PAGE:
There are so many reasons for which a writer could be degraded by the term "hobbyist". All of them are valid, and the term would still hurt.

Maybe the person who only writes one book in five years is a working parent (is there any other kind?) and has to steal time to write from sleep and other things to be able to work on their novel at all.

Maybe someone struggles with their health, physically, mentally, both; maybe they write at the pace their limitations dictate and that is the best they can do.

Maybe their day job is completely exhausting. Maybe they're parenting while also caring for aged parents.

Maybe they haven’t found THE story that has compelled them to write the next book yet. Some artists work months or longer on one painting, some can paint a portrait in moments before your eyes. Again, why judge another artist’s path? What place is it of ours to do so?

So to the authors out there turning out work quickly and happily book after book and watching their star rise, I congratulate you. To those who have written surprise hits that have catapulted them into the stratosphere, I celebrate their good fortune along with them. Good for them.

To those, like me, who fight for the words and wrestle with them to make them just so and will not release them out into the world until they are just so, I understand you.

I look forward to a time when writing can be viewed as something akin perhaps to quilting. Now maybe I’m ignorant but I am unaware of any big rivalry that exists between “hobby” quilters and those who sell their wares for their living. (Maybe it exists. If it does, I’d rather not know.)

Perhaps, again, the difference is the speed at which they must create their work but in the end, the quality will show and it will matter. Some naturally create faster than others. Sometimes you can tell, in stories and in anything else in life, when corners have been cut.

So at the end of all this, I guess I’m just asking for kindness and understanding on behalf of all who are ruled by the muse. 

Some write faster than others. Some have people who help them write books and never get credited. 

Some pour their heart and soul into every word on every page of every work they create, whether anyone else will see it or not. Those are my writing heroes.

I celebrate you, fellow writers, whatever path, however fast or slow, you may be traveling and whatever way you decide to share your work with the world, if you do. Trad published, Hybrid, Indie, all of us have more in common than we have differences.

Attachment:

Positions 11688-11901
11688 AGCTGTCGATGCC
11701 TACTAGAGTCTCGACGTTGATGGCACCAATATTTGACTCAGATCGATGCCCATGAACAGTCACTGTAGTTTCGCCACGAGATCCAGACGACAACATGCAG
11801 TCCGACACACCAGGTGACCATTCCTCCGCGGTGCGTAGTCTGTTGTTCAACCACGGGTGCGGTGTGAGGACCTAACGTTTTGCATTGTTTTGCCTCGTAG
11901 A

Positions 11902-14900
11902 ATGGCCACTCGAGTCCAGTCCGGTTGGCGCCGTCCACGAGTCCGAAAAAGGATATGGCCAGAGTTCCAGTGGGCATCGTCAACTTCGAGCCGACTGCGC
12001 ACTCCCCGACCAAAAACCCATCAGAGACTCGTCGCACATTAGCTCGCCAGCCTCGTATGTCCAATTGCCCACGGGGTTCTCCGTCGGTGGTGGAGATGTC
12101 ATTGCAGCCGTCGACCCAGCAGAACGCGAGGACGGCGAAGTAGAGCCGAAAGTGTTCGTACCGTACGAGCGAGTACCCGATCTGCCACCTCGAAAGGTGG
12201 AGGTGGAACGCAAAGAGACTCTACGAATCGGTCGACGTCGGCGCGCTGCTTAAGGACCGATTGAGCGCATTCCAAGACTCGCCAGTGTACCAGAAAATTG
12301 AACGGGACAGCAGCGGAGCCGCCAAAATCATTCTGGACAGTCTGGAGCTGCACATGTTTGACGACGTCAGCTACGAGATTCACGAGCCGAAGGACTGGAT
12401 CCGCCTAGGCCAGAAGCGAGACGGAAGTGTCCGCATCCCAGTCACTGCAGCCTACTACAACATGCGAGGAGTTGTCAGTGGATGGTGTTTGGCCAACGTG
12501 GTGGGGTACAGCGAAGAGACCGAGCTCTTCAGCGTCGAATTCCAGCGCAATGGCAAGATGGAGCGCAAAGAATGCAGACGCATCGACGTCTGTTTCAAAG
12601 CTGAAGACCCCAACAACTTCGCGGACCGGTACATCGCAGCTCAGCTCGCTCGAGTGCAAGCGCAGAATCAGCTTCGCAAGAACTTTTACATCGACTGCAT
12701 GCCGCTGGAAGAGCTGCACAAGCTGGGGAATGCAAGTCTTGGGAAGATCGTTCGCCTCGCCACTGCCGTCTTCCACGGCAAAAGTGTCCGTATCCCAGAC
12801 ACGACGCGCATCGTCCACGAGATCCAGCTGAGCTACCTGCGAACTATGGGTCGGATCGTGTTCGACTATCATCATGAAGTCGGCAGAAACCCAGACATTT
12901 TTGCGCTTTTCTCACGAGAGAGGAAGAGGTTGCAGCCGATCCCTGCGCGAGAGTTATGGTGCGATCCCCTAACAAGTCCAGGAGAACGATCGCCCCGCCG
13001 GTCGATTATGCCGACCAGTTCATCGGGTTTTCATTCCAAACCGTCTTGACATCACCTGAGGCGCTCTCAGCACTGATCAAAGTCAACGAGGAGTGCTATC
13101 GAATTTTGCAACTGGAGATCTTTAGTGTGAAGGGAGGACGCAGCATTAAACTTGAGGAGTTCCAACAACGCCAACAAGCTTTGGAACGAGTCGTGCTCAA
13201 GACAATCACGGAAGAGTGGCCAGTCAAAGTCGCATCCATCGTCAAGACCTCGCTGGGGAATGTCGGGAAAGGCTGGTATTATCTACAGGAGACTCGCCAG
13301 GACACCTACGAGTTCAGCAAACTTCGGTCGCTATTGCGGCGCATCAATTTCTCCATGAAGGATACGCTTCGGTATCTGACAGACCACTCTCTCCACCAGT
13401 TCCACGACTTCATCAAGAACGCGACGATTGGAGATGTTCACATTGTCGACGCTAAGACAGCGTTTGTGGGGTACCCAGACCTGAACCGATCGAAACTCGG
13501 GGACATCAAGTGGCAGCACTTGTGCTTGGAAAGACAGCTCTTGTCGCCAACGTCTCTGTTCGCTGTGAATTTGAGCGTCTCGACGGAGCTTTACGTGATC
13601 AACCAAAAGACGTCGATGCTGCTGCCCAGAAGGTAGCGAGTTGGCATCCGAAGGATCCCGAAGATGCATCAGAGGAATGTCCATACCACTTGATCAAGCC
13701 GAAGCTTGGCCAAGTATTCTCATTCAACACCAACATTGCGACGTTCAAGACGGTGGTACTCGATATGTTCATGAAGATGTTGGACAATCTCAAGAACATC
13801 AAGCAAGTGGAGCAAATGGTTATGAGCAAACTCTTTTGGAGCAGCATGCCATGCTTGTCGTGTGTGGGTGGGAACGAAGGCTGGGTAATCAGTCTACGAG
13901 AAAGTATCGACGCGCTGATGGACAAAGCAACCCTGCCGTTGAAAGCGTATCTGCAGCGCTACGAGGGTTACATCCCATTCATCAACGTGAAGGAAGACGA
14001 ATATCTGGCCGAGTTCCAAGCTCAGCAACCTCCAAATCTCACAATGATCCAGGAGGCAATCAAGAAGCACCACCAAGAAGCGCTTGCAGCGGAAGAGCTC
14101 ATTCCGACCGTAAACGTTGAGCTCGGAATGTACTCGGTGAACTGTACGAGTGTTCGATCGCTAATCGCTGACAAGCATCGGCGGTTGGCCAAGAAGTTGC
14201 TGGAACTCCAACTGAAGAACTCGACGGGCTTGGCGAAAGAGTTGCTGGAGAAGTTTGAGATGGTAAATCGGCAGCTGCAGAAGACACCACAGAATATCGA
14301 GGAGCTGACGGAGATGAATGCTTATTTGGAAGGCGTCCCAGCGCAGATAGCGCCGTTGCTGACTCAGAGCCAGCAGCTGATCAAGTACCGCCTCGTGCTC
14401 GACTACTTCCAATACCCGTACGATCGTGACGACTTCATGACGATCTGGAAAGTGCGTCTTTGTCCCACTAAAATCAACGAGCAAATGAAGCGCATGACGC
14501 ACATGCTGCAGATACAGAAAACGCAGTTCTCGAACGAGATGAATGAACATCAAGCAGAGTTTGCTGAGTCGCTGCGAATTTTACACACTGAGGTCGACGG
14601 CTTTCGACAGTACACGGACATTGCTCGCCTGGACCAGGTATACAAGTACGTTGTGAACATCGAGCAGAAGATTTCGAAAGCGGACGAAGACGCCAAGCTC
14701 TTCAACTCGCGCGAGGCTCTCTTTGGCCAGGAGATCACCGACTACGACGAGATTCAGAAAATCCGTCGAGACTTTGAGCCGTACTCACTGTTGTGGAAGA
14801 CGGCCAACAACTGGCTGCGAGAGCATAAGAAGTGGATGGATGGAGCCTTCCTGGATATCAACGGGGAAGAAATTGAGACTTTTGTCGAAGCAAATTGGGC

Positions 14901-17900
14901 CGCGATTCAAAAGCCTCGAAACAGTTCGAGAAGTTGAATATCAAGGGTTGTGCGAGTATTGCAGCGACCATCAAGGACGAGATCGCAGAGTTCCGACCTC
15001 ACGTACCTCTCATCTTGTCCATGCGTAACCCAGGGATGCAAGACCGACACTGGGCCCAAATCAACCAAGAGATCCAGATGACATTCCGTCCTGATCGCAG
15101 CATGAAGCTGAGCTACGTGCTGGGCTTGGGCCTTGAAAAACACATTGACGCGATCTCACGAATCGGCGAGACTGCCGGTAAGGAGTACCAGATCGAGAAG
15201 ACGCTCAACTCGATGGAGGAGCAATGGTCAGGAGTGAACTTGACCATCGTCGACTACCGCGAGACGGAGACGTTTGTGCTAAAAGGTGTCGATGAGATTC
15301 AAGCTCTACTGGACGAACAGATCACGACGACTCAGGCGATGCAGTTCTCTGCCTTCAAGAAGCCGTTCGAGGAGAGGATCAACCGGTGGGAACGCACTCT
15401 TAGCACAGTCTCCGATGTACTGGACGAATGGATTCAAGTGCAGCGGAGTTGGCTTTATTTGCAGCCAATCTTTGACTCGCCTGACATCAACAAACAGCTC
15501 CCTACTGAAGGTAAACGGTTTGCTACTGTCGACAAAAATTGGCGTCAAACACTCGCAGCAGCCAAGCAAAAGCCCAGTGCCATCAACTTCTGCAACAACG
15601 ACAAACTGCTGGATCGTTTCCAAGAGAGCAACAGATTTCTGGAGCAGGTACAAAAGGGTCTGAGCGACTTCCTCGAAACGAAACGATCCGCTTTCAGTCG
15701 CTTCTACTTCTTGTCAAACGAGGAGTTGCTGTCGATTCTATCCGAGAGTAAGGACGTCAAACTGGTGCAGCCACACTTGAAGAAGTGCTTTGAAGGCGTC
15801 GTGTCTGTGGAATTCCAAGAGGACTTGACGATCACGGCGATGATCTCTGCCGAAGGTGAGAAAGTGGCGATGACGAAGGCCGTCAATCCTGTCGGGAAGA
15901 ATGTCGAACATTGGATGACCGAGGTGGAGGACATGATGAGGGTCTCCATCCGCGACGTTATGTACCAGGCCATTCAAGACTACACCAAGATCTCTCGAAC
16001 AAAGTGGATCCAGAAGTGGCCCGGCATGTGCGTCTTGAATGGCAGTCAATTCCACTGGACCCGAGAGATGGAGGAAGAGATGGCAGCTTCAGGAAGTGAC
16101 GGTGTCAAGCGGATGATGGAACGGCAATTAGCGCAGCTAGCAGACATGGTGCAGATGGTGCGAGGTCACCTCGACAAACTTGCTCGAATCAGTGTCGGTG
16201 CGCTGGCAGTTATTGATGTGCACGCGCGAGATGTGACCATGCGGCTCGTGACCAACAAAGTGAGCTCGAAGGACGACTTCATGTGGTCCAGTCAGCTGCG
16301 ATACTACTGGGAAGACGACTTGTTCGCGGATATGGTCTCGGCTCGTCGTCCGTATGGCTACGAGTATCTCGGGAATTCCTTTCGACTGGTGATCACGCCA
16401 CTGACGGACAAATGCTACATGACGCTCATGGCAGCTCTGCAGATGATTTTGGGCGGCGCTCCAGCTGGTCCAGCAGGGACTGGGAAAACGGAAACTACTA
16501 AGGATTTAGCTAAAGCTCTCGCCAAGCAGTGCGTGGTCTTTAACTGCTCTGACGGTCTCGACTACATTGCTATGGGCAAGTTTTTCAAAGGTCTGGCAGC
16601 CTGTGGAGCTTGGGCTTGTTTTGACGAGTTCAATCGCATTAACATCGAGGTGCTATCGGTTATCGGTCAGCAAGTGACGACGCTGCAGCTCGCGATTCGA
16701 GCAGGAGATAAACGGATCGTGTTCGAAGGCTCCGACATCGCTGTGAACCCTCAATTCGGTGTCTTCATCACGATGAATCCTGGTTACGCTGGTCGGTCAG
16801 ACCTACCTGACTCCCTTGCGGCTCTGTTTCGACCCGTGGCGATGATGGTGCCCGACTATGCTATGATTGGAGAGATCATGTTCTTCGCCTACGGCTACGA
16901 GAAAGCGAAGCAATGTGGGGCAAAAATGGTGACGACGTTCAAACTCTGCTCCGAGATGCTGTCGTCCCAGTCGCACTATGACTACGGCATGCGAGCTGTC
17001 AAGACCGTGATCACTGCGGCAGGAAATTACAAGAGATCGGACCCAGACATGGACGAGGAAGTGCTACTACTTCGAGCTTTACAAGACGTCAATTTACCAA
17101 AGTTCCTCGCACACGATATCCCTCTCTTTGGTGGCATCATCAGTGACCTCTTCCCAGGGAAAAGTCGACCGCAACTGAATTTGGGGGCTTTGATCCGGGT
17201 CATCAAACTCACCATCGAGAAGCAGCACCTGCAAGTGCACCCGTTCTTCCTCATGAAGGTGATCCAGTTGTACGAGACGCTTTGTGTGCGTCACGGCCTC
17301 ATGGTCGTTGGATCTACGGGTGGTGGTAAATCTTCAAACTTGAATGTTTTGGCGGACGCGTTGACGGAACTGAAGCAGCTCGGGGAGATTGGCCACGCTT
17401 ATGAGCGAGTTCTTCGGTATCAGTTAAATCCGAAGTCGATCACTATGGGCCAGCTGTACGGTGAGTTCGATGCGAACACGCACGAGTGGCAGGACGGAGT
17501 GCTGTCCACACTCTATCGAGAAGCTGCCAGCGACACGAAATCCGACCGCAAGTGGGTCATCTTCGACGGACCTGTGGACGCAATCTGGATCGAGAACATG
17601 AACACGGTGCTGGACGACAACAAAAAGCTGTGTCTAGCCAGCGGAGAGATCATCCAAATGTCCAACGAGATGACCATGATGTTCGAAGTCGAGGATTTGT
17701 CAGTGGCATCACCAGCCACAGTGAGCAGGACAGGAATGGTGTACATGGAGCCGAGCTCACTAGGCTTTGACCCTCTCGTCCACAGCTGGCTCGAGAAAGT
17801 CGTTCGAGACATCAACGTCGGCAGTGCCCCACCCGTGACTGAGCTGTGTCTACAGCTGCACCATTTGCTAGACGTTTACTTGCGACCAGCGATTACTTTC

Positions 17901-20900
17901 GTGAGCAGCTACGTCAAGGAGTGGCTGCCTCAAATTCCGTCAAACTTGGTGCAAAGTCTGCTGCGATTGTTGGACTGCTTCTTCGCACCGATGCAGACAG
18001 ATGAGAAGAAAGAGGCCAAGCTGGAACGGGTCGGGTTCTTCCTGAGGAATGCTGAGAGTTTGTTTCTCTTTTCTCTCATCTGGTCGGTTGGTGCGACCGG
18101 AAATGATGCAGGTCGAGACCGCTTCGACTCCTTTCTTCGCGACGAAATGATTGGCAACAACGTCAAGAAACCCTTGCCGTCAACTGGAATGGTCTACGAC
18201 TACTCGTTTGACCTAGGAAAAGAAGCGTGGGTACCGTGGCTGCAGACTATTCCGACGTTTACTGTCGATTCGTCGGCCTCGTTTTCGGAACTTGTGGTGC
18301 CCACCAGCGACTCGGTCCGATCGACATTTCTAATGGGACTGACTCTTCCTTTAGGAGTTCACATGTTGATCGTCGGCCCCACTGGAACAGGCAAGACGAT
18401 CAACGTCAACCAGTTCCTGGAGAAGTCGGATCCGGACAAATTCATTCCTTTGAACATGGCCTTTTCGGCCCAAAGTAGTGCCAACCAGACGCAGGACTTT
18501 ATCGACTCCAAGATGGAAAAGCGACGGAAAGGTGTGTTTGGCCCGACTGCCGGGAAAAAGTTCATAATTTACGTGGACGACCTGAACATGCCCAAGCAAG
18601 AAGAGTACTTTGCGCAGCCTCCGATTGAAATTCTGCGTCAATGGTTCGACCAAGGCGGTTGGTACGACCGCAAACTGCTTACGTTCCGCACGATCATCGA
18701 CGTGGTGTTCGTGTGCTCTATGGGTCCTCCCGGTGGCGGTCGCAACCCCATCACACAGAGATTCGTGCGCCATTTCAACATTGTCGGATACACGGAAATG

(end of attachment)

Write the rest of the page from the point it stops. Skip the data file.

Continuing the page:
If we could work together to harness the power of that connection through words and build each other up, how much stronger and more encouraging a world-of-writers could 
it be?

How much more successful could ALL our work be out in the world if we spent more time building each other up than we did trying to put each other into boxes with neat little labels?

xoxo

~bru

8 comments:

  1. thank you, again, for your encouraging words.

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    1. I really hope they help someone out there to feel validated... thank you so much for reading!

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  2. "Sometimes art itself is important". ... Absolutely!

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    1. Thank you... and thanks, too, for reading! :~)

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  3. Donna Tart, author of The Goldfinch, often takes up to 10 years to write her wonderfully layered books. I can't imagine writing a book in 3 mos, but that's me. Every artist and author has his/her own process. I loved this post, thanks February Grace.

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    1. Thank you so much for reading, and for the awesome comment! So glad you liked the post.

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  4. Well said! I've never understood people who judge fellow creative types this way. If you write, then you're a writer. It shouldn't matter how fast or slow that writing comes about, or whether there are any publishing credits to that author's name...

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    1. Thank you, Heather! I appreciate you reading, and your comment. I agree with you!

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Thank you so much for taking time out of your day to leave a comment! I do my best to answer each but due to my limited eyesight I am not always able. Please know that I do read every single one though and appreciate them all! --bru